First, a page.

A tools programming position is generally about being a force-multiplier for the rest of the development team. The exact nature of the work will of course vary widely from studio-to-studio, depending on the individualized needs of that company.
Primarily, however, you would be tasked with creating software that was going to be consumed by other developers within the studio, and the role of that software might be to:
- author assets or content (levels, models, items, spells, whatever) for the game directly
- act as a bridge between your studio's game or build pipeline and another content creation tools (for example, exporters for Maya).
- be part of automated build processes that transform the source game assets into their final compiled forms for distribution with the retail game
- assist developers in day-to-day boilerplate tasks, such as syncing to particular builds of the game or transitioning between branches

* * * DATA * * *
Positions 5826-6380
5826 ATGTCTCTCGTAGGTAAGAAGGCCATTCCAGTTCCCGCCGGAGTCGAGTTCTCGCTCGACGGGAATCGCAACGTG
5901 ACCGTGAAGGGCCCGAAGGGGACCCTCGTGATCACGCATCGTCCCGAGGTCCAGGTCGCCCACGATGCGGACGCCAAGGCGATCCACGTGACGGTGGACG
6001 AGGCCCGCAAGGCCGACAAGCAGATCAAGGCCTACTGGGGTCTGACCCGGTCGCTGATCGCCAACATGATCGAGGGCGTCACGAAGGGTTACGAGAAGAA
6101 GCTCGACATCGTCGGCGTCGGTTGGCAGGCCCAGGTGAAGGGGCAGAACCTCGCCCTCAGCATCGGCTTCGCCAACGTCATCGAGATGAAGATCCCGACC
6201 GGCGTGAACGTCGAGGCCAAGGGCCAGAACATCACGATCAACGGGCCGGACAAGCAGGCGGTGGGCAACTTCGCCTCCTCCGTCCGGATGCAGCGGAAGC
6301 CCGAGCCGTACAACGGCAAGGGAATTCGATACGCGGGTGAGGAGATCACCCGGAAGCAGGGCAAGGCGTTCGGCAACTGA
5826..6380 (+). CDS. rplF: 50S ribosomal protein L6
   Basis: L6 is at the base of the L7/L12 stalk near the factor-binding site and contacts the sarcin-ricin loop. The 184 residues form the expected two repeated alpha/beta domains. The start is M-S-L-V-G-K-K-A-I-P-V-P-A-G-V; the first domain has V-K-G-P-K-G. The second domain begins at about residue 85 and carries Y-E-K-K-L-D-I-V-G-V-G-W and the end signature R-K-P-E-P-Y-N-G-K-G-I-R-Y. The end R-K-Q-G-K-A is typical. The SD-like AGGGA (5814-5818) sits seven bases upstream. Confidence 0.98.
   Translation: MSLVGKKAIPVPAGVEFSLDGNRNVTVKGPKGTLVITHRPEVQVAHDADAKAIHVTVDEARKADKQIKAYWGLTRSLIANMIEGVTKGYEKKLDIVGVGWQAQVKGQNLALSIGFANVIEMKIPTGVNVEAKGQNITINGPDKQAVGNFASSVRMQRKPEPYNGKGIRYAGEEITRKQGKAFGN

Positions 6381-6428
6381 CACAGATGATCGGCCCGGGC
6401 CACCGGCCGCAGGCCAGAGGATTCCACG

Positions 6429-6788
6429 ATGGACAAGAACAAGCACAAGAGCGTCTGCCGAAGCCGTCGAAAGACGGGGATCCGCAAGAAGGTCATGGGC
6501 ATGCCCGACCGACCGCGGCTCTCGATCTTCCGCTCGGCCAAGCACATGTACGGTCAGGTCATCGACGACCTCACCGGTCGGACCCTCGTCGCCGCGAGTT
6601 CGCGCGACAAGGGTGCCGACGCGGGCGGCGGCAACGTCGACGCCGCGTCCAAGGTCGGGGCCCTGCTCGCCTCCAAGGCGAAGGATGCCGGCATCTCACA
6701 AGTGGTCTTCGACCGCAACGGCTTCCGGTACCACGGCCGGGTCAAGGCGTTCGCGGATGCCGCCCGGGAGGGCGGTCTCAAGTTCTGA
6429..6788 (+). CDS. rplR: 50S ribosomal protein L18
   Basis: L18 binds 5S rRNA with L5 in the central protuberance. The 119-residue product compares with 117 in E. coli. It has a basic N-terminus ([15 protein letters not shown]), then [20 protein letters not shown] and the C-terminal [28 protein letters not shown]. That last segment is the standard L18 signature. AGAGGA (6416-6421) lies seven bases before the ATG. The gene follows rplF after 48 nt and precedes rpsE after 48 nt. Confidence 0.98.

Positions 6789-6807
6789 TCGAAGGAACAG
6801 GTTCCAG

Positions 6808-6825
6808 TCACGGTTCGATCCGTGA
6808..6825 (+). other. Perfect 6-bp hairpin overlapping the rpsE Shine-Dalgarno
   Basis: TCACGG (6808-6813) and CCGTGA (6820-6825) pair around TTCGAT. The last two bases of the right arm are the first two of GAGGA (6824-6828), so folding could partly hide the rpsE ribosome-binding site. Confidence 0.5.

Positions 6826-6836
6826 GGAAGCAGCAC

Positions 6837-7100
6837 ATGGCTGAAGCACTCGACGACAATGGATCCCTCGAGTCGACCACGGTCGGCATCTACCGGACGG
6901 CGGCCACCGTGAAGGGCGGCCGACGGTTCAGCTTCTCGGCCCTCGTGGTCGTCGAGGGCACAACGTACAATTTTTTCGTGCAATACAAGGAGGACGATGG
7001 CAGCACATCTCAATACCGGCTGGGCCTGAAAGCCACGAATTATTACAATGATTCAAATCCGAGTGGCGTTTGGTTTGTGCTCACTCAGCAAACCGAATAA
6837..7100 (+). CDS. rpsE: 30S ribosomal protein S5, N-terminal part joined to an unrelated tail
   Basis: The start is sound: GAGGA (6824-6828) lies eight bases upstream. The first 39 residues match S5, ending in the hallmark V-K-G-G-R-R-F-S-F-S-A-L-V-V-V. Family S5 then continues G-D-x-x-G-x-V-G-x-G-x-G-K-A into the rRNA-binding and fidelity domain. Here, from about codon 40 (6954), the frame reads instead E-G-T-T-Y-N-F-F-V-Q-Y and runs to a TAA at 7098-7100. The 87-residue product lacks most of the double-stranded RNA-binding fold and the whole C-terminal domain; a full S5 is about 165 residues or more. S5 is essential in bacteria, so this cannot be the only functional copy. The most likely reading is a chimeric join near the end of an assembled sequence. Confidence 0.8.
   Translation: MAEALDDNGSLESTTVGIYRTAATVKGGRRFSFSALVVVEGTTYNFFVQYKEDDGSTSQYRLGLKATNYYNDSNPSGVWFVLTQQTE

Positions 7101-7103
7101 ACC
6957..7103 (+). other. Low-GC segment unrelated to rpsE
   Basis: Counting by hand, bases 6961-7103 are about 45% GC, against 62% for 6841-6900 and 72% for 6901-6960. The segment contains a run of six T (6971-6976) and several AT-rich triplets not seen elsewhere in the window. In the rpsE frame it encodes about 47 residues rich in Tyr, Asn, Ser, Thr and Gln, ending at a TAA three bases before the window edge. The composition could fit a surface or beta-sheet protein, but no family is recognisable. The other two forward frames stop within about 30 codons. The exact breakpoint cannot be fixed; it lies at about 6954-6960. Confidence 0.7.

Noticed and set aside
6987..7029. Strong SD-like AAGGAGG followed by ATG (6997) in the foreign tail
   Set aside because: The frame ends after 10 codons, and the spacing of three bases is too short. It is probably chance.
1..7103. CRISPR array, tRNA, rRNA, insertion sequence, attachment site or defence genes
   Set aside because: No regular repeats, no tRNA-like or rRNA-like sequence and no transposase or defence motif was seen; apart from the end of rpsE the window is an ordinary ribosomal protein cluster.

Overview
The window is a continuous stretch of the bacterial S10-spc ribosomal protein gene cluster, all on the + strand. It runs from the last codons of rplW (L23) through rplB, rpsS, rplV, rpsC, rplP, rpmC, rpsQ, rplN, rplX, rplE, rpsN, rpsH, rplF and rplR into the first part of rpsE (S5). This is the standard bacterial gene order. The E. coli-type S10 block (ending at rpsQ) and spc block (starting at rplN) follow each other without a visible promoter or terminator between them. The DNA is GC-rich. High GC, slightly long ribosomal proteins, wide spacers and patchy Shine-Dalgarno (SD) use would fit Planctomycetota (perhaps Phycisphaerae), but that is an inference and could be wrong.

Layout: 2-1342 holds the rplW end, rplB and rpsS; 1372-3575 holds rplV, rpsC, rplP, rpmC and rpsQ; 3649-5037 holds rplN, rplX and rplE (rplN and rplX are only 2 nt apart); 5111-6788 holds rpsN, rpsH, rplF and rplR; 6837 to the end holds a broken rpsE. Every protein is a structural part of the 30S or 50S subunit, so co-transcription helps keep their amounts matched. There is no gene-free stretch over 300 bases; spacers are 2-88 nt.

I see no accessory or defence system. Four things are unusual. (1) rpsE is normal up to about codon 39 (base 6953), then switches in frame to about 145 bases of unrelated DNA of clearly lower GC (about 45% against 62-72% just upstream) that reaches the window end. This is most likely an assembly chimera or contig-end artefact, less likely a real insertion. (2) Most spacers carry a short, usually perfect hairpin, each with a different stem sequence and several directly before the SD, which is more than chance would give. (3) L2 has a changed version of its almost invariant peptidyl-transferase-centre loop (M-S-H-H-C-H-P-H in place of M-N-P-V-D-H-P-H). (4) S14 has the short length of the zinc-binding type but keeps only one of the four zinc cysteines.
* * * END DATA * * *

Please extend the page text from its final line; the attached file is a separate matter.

It's also important to note that in some studios this is considered an extremely entry-level position, because it ends up involving mostly thoughtless grunt work (moving buttons around on a UI for a designer, perhaps). In others, it's exactly the opposite, because it involves the care and feeding of mission-critical build and deployment pipelines for live shipping MMOs.
The range of responsibility and expectation is large (although really, this is true of almost any position in the industry), but the overall goal is usually the same: keep on the lookout for any bottlenecks in the organization, and then buy, build or retrain until you have optimized that bottleneck.